Arber, T. D., Longbottom, A. W., Gerrard, C. L., & Milne, A. M. 2001, J. Comput. Phys., 171, 151 [NASA ADS] [CrossRef] [Google Scholar]
 Bareford, M. R., & Hood, A. W. 2015, Phil. Trans. Roy. Soc. A, 373, 20140266 [NASA ADS] [CrossRef] [Google Scholar]
 Barnes, W. T., Cargill, P. J., & Bradshaw, S. J. 2016a, ApJ, 829, 31 [NASA ADS] [CrossRef] [Google Scholar]
 Barnes, W. T., Cargill, P. J., & Bradshaw, S. J. 2016b, ApJ, 833, 217 [NASA ADS] [CrossRef] [Google Scholar]
 Bingert, S., & Peter, H. 2011, A&A, 530, A112 [NASA ADS] [CrossRef] [EDP Sciences] [Google Scholar]
 Bowness, R., Hood, A. W., & Parnell, C. E. 2013, A&A, 560, A89 [NASA ADS] [CrossRef] [EDP Sciences] [Google Scholar]
 Bradshaw, S. J., & Cargill, P. J. 2013, ApJ, 770, 12 [NASA ADS] [CrossRef] [Google Scholar]
 Braginskii, S. I. 1965, Rev. Plasma Phys., 1, 205 [Google Scholar]
 Brio, M., & Wu, C. C. 1988, J. Comput. Phys., 75, 400 [NASA ADS] [CrossRef] [Google Scholar]
 Browning, P. K., & Priest, E. R. 1984, A&A, 131, 283 [NASA ADS] [Google Scholar]
 Browning, P. K., & Van der Linden, R. A. M. 2003, A&A, 400, 355 [NASA ADS] [CrossRef] [EDP Sciences] [Google Scholar]
 Caramana, E. J., Shashkov, M. J., & Whalen, P. P. 1998, J. Comput. Phys., 144, 70 [NASA ADS] [CrossRef] [Google Scholar]
 Cargill, P. J., & Papadopoulos, K. 1988, ApJ, 329, L29 [NASA ADS] [CrossRef] [Google Scholar]
 Cargill, P. J., De Moortel, I., & Kiddie, G. 2016, ApJ, 823, 31 [NASA ADS] [CrossRef] [Google Scholar]
 Gordovskyy, M., Browning, P. K., Kontar, E. P., & Bian, N. H. 2014, A&A, 561, A72 [NASA ADS] [CrossRef] [EDP Sciences] [Google Scholar]
 Gudiksen, B. V., Carlsson, M., Hansteen, V. H., et al. 2011, A&A, 531, A154 [NASA ADS] [CrossRef] [EDP Sciences] [Google Scholar]
 Guerreiro, N., Haberreiter, M., Hansteen, V., & Schmutz, W. 2015, ApJ, 813, 61 [NASA ADS] [CrossRef] [Google Scholar]
 Hendrix, D. L., & Van Hoven, G. 1996, ApJ, 467, 887 [NASA ADS] [CrossRef] [Google Scholar]
 Hendrix, D. L., van Hoven, G., Mikic, Z., & Schnack, D. D. 1996, ApJ, 470, 1192 [NASA ADS] [CrossRef] [Google Scholar]
 Hirsch, C. 2013, Numerical Computation of Internal and External Flows (Delhi: John Wiley & Sons), 2 [Google Scholar]
 Hood, A. W., & Priest, E. R. 1979, Sol. Phys., 64, 303 [NASA ADS] [CrossRef] [Google Scholar]
 Hood, A. W., Browning, P. K., & Van der Linden, R. A. M. 2009, A&A, 506, 913 [NASA ADS] [CrossRef] [EDP Sciences] [Google Scholar]
 Hood, A. W., Cargill, P. J., Browning, P. K., & Tam, K. V. 2016, ApJ, 817, 5 [NASA ADS] [CrossRef] [Google Scholar]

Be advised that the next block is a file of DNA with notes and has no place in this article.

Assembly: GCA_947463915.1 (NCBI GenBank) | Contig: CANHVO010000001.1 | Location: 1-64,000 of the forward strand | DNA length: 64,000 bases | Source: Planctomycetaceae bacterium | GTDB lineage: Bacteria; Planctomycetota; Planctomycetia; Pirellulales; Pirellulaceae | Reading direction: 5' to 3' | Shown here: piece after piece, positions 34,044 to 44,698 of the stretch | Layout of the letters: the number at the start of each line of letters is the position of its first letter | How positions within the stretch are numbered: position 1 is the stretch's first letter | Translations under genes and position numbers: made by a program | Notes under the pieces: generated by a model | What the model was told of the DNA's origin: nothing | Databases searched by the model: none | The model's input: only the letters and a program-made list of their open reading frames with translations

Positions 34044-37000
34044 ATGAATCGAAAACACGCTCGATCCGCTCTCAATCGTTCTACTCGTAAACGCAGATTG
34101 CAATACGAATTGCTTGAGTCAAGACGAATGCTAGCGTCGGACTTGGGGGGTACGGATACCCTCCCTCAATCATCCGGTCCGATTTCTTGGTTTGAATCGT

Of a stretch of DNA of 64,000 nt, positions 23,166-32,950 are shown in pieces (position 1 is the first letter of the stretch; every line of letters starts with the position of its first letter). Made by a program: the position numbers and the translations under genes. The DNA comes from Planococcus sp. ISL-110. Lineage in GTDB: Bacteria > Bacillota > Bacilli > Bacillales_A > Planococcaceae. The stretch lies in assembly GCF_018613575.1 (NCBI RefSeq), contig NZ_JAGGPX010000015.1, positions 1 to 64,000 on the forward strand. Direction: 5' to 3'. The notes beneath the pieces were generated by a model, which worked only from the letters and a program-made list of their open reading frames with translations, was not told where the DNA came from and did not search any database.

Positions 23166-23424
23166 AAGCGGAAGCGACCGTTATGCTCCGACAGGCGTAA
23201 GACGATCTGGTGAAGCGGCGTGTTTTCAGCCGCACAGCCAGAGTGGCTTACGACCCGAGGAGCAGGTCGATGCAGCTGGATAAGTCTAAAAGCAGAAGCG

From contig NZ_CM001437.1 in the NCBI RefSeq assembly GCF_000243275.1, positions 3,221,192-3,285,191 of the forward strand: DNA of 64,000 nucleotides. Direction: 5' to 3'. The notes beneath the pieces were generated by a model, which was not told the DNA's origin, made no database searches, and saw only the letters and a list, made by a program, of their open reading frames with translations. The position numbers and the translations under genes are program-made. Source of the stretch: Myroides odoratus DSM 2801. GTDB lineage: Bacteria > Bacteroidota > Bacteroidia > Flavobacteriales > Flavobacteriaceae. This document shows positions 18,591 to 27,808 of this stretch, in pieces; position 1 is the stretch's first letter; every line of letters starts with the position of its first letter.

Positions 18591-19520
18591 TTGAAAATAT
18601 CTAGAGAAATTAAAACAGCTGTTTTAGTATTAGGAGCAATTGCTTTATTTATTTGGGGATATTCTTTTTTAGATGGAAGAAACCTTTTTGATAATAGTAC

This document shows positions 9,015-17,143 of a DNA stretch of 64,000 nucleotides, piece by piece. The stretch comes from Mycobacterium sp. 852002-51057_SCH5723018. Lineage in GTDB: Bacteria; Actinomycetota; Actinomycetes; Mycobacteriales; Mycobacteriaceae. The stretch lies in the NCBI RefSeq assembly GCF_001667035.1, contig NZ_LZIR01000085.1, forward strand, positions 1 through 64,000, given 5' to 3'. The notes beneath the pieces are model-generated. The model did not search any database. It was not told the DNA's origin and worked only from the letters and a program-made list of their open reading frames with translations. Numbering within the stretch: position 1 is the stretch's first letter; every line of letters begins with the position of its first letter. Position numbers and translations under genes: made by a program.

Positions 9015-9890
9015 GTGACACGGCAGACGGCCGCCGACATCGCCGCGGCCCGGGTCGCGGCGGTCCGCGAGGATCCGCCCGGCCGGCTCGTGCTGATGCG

Hunter, J. D. 2007, Comput. Sci. Eng., 9, 90 [Google Scholar]
 Kanella, C., & Gudiksen, B. V. 2017, A&A, 603, A83 [NASA ADS] [CrossRef] [EDP Sciences] [Google Scholar]
 Klimchuk, J. A. 2006, Sol. Phys., 234, 41 [NASA ADS] [CrossRef] [Google Scholar]
 Kuropatenko, V. F. 1967, in Proceedings of the Steklov Institute of Mathematics, ed. N. N. Janenko (Providence, Rhode Island: American Mathematical Society), 74, 116 [Google Scholar]
 Lu, E. T., & Hamilton, R. J. 1991, ApJ, 380, L89 [NASA ADS] [CrossRef] [Google Scholar]
 Lu, E. T., Hamilton, R. J., McTiernan, J. M., & Bromund, K. R. 1993, ApJ, 412, 841 [NASA ADS] [CrossRef] [Google Scholar]
 Margolin, L. G. 2019, Shock Waves, 29, 27 [NASA ADS] [CrossRef] [Google Scholar]
 Oliphant, T. E. 2006, A guide to NumPy (USA: Trelgol Publishing) [Google Scholar]
 Pagano, P., & De Moortel, I. 2019, A&A, 623, A37 [NASA ADS] [CrossRef] [EDP Sciences] [Google Scholar]
 Parnell, C. E., & De Moortel, I. 2012, Phil. Trans. Roy. Soc. A, 370, 3217 [NASA ADS] [CrossRef] [Google Scholar]
 Porth, O., Xia, C., Hendrix, T., Moschou, S. P., & Keppens, R. 2014, ApJS, 214, 4 [NASA ADS] [CrossRef] [Google Scholar]
 Priest, E. 2014, Magnetohydrodynamics of the Sun (Cambridge: Cambridge University Press) [Google Scholar]
 Rappazzo, A. F., Velli, M., Einaudi, G., & Dahlburg, R. B. 2008, ApJ, 677, 1348 [NASA ADS] [CrossRef] [Google Scholar]
 Reid, J., Hood, A. W., Parnell, C. E., Browning, P. K., & Cargill, P. J. 2018, A&A, 615, A84 [NASA ADS] [CrossRef] [EDP Sciences] [Google Scholar]
 Spitzer, L. 1962, Physics of fully ionized gases (New York: Interscience Publishers) [Google Scholar]
 Tam, K. V., Hood, A. W., Browning, P. K., & Cargill, P. J. 2015, A&A, 580, A122 [NASA ADS] [CrossRef] [EDP Sciences] [Google Scholar]
 Velli, M., Einaudi, G., & Hood, A. W. 1990, ApJ, 350, 419 [NASA ADS] [CrossRef] [Google Scholar]
 Vlahos, L., & Isliker, H. 2016, Eur. J. Spec. Top. Phys., 225 [Google Scholar]
 Wilkins, M. L. 1980, J. Comput. Phys., 36, 281 [NASA ADS] [CrossRef] [Google Scholar]
 Williams, B. M. 2018, PhD Thesis, University of St Andrews [Google Scholar]